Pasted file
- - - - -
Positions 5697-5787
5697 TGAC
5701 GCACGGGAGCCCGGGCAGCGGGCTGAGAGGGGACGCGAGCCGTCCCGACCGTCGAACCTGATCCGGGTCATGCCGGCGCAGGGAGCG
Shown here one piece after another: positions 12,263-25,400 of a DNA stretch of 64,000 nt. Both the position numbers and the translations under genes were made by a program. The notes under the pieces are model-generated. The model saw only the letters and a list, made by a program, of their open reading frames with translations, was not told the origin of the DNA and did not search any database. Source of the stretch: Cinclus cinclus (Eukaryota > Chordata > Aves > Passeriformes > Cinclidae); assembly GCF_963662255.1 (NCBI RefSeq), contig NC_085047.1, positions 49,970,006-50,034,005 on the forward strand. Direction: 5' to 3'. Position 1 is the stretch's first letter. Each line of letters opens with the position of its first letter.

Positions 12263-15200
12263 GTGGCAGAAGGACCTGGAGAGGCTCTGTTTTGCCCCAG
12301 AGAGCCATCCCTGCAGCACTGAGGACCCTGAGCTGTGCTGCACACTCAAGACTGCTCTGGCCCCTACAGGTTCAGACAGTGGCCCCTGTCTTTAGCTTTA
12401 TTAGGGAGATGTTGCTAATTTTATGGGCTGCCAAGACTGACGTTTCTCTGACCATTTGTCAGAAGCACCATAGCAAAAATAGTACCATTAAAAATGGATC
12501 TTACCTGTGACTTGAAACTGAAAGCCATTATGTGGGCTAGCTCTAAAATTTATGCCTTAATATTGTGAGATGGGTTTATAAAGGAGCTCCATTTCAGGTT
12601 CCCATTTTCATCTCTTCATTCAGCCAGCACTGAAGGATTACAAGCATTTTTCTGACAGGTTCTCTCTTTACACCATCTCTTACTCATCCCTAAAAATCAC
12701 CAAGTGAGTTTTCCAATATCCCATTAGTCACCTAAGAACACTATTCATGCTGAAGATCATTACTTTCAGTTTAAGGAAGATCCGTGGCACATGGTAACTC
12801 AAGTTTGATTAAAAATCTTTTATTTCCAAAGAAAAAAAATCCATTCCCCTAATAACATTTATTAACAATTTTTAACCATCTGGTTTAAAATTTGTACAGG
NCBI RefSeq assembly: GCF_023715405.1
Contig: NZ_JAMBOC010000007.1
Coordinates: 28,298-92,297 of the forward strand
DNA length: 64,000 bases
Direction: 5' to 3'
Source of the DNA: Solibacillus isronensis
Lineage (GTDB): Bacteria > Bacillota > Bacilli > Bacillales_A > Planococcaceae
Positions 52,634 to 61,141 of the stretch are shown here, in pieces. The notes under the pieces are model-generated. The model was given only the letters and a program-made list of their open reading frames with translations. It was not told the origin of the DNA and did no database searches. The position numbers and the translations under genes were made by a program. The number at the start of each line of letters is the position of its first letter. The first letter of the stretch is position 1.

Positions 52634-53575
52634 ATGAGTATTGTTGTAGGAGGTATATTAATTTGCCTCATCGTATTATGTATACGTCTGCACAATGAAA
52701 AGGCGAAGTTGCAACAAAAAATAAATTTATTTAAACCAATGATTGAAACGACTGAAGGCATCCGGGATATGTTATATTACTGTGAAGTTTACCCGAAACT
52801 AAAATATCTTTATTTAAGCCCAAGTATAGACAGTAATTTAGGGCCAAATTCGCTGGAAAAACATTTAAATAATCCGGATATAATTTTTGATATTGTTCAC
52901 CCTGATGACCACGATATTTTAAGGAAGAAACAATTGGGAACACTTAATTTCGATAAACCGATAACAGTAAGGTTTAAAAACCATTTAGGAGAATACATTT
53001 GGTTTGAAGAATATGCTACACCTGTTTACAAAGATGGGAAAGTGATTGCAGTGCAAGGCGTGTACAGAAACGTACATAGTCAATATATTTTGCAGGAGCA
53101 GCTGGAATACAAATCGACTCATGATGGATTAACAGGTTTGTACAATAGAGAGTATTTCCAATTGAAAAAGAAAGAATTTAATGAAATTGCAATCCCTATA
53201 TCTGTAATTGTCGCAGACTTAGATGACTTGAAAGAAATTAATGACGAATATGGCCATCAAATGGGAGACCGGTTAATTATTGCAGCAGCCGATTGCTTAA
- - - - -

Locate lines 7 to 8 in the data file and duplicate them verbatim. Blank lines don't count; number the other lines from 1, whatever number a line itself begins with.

12301 AGAGCCATCCCTGCAGCACTGAGGACCCTGAGCTGTGCTGCACACTCAAGACTGCTCTGGCCCCTACAGGTTCAGACAGTGGCCCCTGTCTTTAGCTTTA
12401 TTAGGGAGATGTTGCTAATTTTATGGGCTGCCAAGACTGACGTTTCTCTGACCATTTGTCAGAAGCACCATAGCAAAAATAGTACCATTAAAAATGGATC